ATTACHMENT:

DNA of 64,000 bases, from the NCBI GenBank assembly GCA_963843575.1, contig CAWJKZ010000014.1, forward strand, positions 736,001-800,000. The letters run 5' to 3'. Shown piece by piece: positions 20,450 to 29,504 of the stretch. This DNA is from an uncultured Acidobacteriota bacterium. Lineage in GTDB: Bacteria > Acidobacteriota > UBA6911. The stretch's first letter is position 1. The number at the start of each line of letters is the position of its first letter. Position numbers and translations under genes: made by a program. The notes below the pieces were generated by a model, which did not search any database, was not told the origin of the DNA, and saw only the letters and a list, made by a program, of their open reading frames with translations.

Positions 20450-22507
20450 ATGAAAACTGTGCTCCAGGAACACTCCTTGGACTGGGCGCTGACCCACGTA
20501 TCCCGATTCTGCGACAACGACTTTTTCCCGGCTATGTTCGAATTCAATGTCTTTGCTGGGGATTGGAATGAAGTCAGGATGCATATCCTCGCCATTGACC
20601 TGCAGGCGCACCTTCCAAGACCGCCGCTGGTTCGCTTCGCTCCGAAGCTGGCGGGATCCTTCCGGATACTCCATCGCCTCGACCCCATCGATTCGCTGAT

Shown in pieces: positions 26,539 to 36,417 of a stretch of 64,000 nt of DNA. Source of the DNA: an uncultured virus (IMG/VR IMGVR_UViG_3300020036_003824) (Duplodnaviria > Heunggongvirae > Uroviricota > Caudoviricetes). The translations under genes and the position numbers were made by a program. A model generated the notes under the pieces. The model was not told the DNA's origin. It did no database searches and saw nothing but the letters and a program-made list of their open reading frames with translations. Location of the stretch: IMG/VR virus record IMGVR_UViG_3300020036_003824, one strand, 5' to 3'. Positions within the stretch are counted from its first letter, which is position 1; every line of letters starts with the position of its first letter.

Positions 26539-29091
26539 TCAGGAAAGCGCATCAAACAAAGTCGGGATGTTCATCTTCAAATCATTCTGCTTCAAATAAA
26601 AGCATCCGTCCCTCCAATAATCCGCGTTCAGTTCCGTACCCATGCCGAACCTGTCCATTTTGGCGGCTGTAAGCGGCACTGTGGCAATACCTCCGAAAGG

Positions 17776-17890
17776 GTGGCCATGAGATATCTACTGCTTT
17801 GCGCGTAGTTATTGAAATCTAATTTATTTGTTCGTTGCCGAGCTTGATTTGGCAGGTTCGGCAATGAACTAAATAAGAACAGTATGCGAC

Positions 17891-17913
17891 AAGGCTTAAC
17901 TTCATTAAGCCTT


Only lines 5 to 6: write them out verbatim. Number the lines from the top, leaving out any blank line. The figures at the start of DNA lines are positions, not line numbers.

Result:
20601 TGCAGGCGCACCTTCCAAGACCGCCGCTGGTTCGCTTCGCTCCGAAGCTGGCGGGATCCTTCCGGATACTCCATCGCCTCGACCCCATCGATTCGCTGAT

Shown in pieces: positions 26,539 to 36,417 of a stretch of 64,000 nt of DNA. Source of the DNA: an uncultured virus (IMG/VR IMGVR_UViG_3300020036_003824) (Duplodnaviria > Heunggongvirae > Uroviricota > Caudoviricetes). The translations under genes and the position numbers were made by a program. A model generated the notes under the pieces. The model was not told the DNA's origin. It did no database searches and saw nothing but the letters and a program-made list of their open reading frames with translations. Location of the stretch: IMG/VR virus record IMGVR_UViG_3300020036_003824, one strand, 5' to 3'. Positions within the stretch are counted from its first letter, which is position 1; every line of letters starts with the position of its first letter.